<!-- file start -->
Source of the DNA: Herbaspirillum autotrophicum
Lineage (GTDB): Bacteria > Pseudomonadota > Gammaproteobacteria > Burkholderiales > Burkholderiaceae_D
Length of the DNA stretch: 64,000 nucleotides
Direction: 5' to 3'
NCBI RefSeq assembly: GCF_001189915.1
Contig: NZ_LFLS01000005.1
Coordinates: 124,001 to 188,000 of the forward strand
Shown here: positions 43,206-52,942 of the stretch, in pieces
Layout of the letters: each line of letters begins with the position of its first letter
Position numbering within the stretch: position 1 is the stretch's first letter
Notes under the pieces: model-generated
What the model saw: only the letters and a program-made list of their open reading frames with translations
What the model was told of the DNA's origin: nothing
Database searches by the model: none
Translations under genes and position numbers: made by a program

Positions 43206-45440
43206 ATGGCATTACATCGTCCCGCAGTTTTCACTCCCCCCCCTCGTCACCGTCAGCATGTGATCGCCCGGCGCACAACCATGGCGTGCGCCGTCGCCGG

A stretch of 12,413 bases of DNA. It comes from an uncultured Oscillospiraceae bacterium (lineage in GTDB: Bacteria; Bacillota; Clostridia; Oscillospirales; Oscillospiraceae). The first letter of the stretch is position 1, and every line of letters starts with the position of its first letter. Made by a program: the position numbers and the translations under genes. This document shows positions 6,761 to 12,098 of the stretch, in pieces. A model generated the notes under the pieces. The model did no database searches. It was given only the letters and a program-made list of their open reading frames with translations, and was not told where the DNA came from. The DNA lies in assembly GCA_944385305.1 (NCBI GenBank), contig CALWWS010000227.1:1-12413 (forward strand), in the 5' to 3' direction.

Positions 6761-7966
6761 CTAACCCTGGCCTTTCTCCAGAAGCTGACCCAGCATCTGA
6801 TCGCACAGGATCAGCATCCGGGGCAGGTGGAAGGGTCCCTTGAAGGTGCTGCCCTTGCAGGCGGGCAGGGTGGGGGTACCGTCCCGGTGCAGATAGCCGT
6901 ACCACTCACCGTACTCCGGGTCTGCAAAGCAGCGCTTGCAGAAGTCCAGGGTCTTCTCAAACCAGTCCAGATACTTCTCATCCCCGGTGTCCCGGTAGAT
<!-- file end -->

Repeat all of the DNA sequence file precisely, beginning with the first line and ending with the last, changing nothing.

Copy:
Source of the DNA: Herbaspirillum autotrophicum
Lineage (GTDB): Bacteria > Pseudomonadota > Gammaproteobacteria > Burkholderiales > Burkholderiaceae_D
Length of the DNA stretch: 64,000 nucleotides
Direction: 5' to 3'
NCBI RefSeq assembly: GCF_001189915.1
Contig: NZ_LFLS01000005.1
Coordinates: 124,001 to 188,000 of the forward strand
Shown here: positions 43,206-52,942 of the stretch, in pieces
Layout of the letters: each line of letters begins with the position of its first letter
Position numbering within the stretch: position 1 is the stretch's first letter
Notes under the pieces: model-generated
What the model saw: only the letters and a program-made list of their open reading frames with translations
What the model was told of the DNA's origin: nothing
Database searches by the model: none
Translations under genes and position numbers: made by a program

Positions 43206-45440
43206 ATGGCATTACATCGTCCCGCAGTTTTCACTCCCCCCCCTCGTCACCGTCAGCATGTGATCGCCCGGCGCACAACCATGGCGTGCGCCGTCGCCGG

A stretch of 12,413 bases of DNA. It comes from an uncultured Oscillospiraceae bacterium (lineage in GTDB: Bacteria; Bacillota; Clostridia; Oscillospirales; Oscillospiraceae). The first letter of the stretch is position 1, and every line of letters starts with the position of its first letter. Made by a program: the position numbers and the translations under genes. This document shows positions 6,761 to 12,098 of the stretch, in pieces. A model generated the notes under the pieces. The model did no database searches. It was given only the letters and a program-made list of their open reading frames with translations, and was not told where the DNA came from. The DNA lies in assembly GCA_944385305.1 (NCBI GenBank), contig CALWWS010000227.1:1-12413 (forward strand), in the 5' to 3' direction.

Positions 6761-7966
6761 CTAACCCTGGCCTTTCTCCAGAAGCTGACCCAGCATCTGA
6801 TCGCACAGGATCAGCATCCGGGGCAGGTGGAAGGGTCCCTTGAAGGTGCTGCCCTTGCAGGCGGGCAGGGTGGGGGTACCGTCCCGGTGCAGATAGCCGT
6901 ACCACTCACCGTACTCCGGGTCTGCAAAGCAGCGCTTGCAGAAGTCCAGGGTCTTCTCAAACCAGTCCAGATACTTCTCATCCCCGGTGTCCCGGTAGAT